Marijuana: Rob Corry thinks THC driving limits may violate constitution, disabilities act

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Rob Corry.
Yesterday, HB 1261, Representative Claire Levy's bill to set THC driving limits, survived its first legislative test, passing out of committee by a 6-2 vote. But medical marijuana attorney Rob Corry continues to argue against the bill -- see his letter to legislators below. In his view, the measure won't make roads safer and could spur lawsuits.

"There will be extensive litigation," he allows. "First and foremost, there'll be a drastic increase in the amount of people criminally prosecuted. Many of those people will hire lawyers, and some of them may hire me -- and if they do, I'll certainly assert the unconstitutionality of this new bill as a defense in the criminal case. And I will also evaluate whether to bring an action under the federal Americans with Disabilities Act."

Such an approach would certainly be unusual from a legal standpoint. After all, the ADA is a federal law -- and marijuana continues to be illegal in the eyes of the feds whether or not it's being used for medical purposes. But, in Corry's words, the ADA "prohibits government from discriminating against someone because of their disability -- which is exactly what this does. And passing a one-size-fits-all five nanogram standard is not an accommodation."

Numerous MMJ advocates suggest that cannabis use doesn't impair driving ability -- an assertion that may seem strained to folks who've either experienced impairment when using marijuana recreationally or have seen others in that condition. But Corry believes that the situation is different for patients.

claire levy large photo.jpg
Claire Levy.
"There may be a case where an occasional recreational user who might smoke a joint on a Friday night once a month could be impaired immediately after consuming a significant quantity," he concedes. "But the same analysis does not apply to a medical user who is merely following a doctor's recommendation. That person is in the position of being able to compensate for any effects the medicine can have. Many patients tell me that, for them, medical marijuana doesn't have any psychoactive effects that would cause them to feel high. They tell me, 'All it does is eliminate the pain,' and they don't see that as being high. They see it as eliminating a debilitating condition. So patients have an entirely different perspective than the occasional user.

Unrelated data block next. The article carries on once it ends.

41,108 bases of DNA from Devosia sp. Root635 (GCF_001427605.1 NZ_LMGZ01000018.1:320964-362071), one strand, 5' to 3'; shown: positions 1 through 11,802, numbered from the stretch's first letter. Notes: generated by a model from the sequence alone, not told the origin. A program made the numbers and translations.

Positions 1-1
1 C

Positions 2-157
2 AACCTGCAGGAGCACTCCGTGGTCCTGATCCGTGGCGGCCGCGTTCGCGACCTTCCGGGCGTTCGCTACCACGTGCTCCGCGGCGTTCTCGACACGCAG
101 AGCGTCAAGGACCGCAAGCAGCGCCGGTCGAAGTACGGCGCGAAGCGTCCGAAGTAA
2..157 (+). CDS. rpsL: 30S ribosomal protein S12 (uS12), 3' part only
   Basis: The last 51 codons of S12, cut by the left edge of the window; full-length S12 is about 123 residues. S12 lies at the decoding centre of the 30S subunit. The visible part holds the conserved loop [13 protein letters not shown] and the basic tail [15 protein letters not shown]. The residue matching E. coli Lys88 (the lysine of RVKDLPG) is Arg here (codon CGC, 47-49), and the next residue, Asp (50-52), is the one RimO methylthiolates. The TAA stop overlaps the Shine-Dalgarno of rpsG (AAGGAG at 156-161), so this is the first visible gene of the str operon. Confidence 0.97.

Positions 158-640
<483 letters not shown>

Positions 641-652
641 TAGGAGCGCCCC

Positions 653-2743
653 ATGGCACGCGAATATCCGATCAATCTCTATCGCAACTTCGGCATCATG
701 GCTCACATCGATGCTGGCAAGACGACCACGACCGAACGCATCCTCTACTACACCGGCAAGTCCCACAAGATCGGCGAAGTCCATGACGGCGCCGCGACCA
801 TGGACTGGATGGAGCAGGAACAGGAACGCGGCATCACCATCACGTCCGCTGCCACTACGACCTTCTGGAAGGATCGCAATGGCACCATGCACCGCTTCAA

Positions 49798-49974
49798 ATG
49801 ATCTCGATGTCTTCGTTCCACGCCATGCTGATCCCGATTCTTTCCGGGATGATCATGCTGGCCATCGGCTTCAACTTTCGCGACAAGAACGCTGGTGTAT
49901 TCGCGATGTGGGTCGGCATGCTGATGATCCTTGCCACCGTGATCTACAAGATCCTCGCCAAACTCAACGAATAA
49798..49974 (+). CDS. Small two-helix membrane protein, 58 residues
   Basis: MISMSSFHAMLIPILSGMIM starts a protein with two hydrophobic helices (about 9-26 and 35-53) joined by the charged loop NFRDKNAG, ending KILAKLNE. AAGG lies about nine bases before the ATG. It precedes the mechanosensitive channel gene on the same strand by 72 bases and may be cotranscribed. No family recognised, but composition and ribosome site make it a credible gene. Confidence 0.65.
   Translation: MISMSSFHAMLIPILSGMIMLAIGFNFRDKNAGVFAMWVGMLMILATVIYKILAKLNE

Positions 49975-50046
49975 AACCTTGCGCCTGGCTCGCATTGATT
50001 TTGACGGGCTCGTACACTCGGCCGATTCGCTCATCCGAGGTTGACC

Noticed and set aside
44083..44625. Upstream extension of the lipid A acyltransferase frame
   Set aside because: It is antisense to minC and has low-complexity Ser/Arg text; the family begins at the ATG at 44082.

"Also, science is literally all over the place on this issue. I'm not a scientist by trade, although I have a background in it, and science can't agree on what the number should be. I think the legislature chose the number 'five' somewhat arbitrarily. I'm not sure why it wasn't four, or why it wasn't six. And theoretically, the government is not allowed to act in an arbitrary fashion."

Besides, Corry notes, "as far as the government's concerned, it's already illegal to operate a vehicle when impaired by marijuana. So the view that it's perfectly legal to drive stoned is simply false. It's not legal to drive impaired on Oxycontin, it's not legal to drive impaired on any medication. But just taking medication doesn't mean a patient is automatically impaired. And marijuana is a medication, which is very different from alcohol. Alcohol isn't a medicine, and the right to use marijuana medically is in the Colorado constitution."

That said, Corry isn't dead-set against any bill dealing with THC impairment. Indeed, he could live with the five nanogram standard as long as the bill would establish "an affirmative defense -- namely, that they're a medical marijuana patient, they have a doctor's recommendation, and they understand its effects and compensated for them, especially if there's no evidence of bad driving.